Civic and Fraternal Organizations

In my family tree, I have family members that have belonged to several national fraternal organizations. However, I ran across an organization in studying genealogy that I had never heard of before (Knights of Pythias).

It seems to me that these are dwindling as the years progress. Since I studied Sociology I could theorize that the reason some of these organizations have dwindled is due to the diversification of our communities. The family is much more busy in times past. I cursorily searched on the internet and it seems that all of the organizations have suffered the same attrition.

According to the Free Masons webpage, “It is no secret that participation in the Masonic fraternity has been dropping for at least 50 years. Evidence of our decline is the fact that our membership totals are at their lowest levels in more than 80 years (”

I was talking with a friend the other day and we both were discussing how hard it is for us as couples to find like minded people these days to socialize. So many people work 40-60 hours a week, have a commute to work that is over 30 minutes, by the time people get home, all we can do is make dinner (I know, probably not), kiss the children and do some more work (from home). This environment is not what my parents experienced, nor their parents.

I wanted to take the time to cite the organizations and family members that I know were members and see if my readers knew any other family members. I know there are plenty more.  So, if you recall one please let me know.


Free Masons

-George Wiley Whitehead (paternal second great-grandfather) ~Please see my post on George Wiley Whitehead to see how he was a civil war prisoner at one time.

International Order of Odd Fellows

-John Thomas Sublett (maternal great-grandfather)

Knights of Pythias

-Asa Chandler Stevens (paternal great grand-uncle)


-Lawrence Walter Whitehead (father)

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Sentimental Sundays

In the summer of 2012, I planned a genealogy trip to my mother’s birthplace.  What happened along the way was an opportunity to reconnect with family members and to visualize for myself the rich history that was in our family.

I had been discussing this trip with a genealogy friend I made online.  Rita, she had provided me with some photographs of family headstones via the website Findagrave.  It was this friendship that spurred in me an idea that I needed to get my feet on the ground in order to explore backwards.  There is only so much I can do from a laptop and an internet connection.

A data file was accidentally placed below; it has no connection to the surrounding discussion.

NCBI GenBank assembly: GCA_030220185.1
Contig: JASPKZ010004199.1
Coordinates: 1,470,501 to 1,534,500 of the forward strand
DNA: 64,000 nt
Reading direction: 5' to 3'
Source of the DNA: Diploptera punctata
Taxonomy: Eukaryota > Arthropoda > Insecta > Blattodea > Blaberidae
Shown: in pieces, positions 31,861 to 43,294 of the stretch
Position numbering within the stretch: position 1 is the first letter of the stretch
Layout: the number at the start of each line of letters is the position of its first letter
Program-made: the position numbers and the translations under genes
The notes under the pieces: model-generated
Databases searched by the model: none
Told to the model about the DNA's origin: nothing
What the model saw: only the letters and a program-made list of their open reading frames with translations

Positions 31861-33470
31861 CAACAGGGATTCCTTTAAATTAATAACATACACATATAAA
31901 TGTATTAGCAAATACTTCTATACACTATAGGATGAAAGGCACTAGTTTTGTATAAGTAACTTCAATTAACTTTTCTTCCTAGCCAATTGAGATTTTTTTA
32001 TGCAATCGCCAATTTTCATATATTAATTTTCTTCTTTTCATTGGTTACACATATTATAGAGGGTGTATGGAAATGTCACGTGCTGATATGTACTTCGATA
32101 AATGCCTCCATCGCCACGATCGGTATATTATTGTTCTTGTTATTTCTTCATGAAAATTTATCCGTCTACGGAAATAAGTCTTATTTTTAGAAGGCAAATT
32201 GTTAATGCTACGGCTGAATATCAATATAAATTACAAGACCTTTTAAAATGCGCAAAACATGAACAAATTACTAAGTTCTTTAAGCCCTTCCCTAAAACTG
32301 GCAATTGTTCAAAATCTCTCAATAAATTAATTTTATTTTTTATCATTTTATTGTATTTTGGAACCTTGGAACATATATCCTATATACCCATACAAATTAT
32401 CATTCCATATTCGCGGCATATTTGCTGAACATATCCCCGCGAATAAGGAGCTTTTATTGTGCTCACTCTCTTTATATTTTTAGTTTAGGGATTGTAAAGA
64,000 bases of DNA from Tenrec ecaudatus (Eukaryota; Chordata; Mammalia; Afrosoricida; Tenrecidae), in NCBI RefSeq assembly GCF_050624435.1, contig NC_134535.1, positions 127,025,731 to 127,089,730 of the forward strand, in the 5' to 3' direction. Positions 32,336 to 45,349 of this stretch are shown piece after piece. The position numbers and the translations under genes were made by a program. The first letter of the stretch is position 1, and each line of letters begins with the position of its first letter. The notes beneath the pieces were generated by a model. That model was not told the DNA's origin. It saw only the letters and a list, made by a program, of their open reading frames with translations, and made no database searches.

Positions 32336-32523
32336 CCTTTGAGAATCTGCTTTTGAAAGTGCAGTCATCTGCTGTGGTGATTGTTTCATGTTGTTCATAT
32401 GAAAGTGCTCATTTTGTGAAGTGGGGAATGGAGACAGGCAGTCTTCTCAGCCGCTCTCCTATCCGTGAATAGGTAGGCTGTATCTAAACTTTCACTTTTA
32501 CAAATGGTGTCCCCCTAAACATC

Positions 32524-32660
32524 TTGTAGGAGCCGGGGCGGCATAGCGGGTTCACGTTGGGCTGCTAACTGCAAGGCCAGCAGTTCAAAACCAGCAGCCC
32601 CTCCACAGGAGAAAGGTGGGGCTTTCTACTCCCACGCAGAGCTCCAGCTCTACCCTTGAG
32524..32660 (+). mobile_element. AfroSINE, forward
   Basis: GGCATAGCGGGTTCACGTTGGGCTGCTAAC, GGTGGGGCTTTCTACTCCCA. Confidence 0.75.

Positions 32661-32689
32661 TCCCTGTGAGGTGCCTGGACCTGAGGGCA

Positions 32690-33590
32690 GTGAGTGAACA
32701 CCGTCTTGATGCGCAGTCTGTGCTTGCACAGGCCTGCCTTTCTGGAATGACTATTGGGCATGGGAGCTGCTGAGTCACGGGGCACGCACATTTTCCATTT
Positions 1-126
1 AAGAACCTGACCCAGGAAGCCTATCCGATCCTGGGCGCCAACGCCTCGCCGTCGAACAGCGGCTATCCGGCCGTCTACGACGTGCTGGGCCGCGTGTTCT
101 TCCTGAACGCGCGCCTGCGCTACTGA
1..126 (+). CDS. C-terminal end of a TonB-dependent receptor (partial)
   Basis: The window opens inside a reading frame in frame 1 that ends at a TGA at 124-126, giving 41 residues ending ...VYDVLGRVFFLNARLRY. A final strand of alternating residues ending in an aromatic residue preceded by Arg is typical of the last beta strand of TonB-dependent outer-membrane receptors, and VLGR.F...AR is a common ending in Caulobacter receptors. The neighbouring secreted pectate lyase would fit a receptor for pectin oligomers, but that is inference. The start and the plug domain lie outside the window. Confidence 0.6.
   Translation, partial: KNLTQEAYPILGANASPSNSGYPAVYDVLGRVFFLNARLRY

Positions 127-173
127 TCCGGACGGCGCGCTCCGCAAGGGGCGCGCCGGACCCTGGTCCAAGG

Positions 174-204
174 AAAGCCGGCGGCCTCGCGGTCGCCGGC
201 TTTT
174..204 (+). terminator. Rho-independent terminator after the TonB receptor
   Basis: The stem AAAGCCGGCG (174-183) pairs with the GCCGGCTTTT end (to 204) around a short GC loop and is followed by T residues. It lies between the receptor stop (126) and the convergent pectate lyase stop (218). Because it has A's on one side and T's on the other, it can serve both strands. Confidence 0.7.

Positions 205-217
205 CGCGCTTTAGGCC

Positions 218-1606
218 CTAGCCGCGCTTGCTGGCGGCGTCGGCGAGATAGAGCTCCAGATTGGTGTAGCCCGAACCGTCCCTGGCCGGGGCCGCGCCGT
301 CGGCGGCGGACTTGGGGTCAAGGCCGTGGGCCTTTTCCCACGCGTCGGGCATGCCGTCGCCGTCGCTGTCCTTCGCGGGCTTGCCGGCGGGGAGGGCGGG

So, as I began planning, people started to get excited.  I reached out to my mother, who in turn reached out to her sister.  My sister also decided to come along.

Now, for any of you that has planned a genealogy trip, you were a step ahead of me.  I knew I wanted to go to this grave site that Rita had told me about.  Problem was it was on private property.  Rita and her husband Bill, stated it would be no problem, they had contacted the local Sheriff and was informed that the owners of the property do not live there full-time and the Sheriff would unlock the gate for us.

There were other locations that I wanted to visit.  I wanted to go to Buckingham, Virginia, where my great-grandfather was born.  I wanted to go to Amherst, Virginia to see the grave sites of the other side of the family.  I also wanted to go to libraries to do some research.  Well, now I had an entourage to accommodate.  It didn’t take me long to come to the decision that it was going to be more valuable for me to get this quality time with my Aunt, Mother and cousins then being stuck in a library.  The library would always be there, but the memories of my most precious resources (family), might not be.

We had a great adventure that weekend  I think my sister visited more cemeteries than she thought she would, but we also got to walk on the land that our forefathers farmed.  I also got to spend time with my Aunt Carol, my mother’s only sibling and to see things from her perspective.  My mother has a phenomenal memory and was able to provide details to the places where they played as children, went to school and blossomed into adulthood.

I will not trade that trip for all the money in the world.  I got some great family pictures from that day.

Two generations of Sisters (Amherst, VA)

Two generations of Sisters (Amherst, VA)